Intercepted radio communications indicate that the leader of the Pakistani Taliban may have been killed in a recent US drone strike, Pakistani intelligence officials said yesterday. The reports were denied by a spokesman for the Taliban.
The news coincided with sectarian violence – a bomb blast in eastern Pakistan that killed 20 people in a Shia religious procession.
The claim that the chief was killed came from officials who said they intercepted Taliban radio conversations. In about half a dozen intercepts, the militants discussed whether their chief, Hakimullah Mehsud, was killed on 12 January in the North Waziristan tribal area. Some militants confirmed Mehsud was dead, and one criticised others for talking about the issue over the radio. The officials spoke on condition of anonymity because they were not authorised to talk to reporters.
Pakistani Taliban spokesman Asimullah Mehsud denied the group's leader was killed, saying he was not in the area where the drone strike occurred.
In early 2010, Pakistani and American officials said they believed a missile strike had killed Mehsud along the border of North and South Waziristan. They were proved wrong when videos appeared showing him still alive.
The Pakistani Taliban is linked to attacks against US targets. They trained the Pakistani-American who tried to detonate a car bomb in New York City's Times Square in 2010 and is tied to a suicide bombing that killed seven CIA agents at an Afghan base in 2009. There was no claim of responsibility for yesterday's bombing that killed 20 people during a Shia observance in Punjab province in the east – the latest of a series of sectarian attacks.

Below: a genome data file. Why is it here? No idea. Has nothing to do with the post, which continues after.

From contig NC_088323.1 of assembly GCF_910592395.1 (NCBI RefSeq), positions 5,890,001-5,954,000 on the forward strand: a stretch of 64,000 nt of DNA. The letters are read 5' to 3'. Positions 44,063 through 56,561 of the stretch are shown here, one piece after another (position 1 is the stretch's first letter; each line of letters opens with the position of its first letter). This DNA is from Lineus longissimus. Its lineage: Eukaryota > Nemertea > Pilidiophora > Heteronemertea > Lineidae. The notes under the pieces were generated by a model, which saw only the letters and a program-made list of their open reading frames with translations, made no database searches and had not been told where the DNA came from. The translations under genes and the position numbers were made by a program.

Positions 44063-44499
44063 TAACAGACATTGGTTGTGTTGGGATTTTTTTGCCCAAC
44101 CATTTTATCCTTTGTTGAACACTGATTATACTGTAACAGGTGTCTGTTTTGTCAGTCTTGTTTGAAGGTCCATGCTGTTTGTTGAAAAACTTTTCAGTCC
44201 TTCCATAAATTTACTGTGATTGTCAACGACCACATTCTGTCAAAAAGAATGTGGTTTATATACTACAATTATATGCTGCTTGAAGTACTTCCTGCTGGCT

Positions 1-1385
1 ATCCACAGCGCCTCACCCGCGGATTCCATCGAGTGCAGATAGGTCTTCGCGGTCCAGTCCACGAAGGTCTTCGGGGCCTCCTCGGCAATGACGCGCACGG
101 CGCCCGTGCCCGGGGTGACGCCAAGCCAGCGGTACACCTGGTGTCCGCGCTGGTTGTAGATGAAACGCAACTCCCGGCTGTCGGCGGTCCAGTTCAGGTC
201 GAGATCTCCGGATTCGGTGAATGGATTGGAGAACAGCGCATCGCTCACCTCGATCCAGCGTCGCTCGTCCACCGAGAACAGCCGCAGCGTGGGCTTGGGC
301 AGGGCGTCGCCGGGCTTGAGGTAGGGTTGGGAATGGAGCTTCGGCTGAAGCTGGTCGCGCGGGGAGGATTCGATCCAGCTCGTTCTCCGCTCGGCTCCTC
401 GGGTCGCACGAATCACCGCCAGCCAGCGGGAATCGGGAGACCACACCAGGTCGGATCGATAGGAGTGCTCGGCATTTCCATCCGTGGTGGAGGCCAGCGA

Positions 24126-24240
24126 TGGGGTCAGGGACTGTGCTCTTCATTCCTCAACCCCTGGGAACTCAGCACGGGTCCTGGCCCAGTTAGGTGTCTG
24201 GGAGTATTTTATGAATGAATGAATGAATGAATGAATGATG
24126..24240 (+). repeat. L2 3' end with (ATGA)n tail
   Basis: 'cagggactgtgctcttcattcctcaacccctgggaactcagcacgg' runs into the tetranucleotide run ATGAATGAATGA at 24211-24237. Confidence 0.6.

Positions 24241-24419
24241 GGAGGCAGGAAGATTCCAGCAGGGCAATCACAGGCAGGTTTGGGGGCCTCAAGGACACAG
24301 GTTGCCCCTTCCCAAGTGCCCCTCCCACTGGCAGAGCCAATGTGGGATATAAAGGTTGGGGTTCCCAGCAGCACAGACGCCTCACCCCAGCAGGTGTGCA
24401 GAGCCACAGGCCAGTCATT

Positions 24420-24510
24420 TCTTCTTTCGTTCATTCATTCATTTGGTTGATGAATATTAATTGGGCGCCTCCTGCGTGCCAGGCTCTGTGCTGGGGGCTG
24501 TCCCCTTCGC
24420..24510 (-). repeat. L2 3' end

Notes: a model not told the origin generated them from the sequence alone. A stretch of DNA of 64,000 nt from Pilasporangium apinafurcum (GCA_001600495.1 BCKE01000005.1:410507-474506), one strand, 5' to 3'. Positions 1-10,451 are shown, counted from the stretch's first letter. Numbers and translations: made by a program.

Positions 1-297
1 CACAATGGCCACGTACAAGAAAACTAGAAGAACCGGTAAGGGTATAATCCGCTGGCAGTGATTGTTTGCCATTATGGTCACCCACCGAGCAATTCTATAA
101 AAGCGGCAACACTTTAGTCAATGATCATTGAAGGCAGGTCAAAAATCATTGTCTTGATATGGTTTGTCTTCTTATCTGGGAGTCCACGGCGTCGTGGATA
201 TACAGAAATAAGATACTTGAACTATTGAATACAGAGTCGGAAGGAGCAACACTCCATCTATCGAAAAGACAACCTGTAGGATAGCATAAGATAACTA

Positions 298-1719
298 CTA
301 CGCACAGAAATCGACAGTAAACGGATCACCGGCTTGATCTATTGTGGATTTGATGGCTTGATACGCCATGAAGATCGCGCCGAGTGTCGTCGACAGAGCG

Hundreds of Pakistani Shia gathered in the town of Khanpur in Punjab province for a traditional procession to mark the end of 40 days of mourning following the anniversary of the death of Imam Hussein, a revered 17th-century figure. The explosion went off as the mourners left a mosque, said District Police Chief Sohail Chatta. The bomb appeared to have been plantedin the path of the procession, he said.
The Pakistani Taliban and other Sunni extremist groups have in the past claimed responsibility for the bombings of Shia religious sites and ceremonies. Many Sunni extremists in Pakistan regard Shia as heretics.
The Taliban and other groups have carried out hundreds of bombings over the past five years that have killed thousands of Pakistani troops and civilians as part of a campaign to install a hard-line Islamist government.
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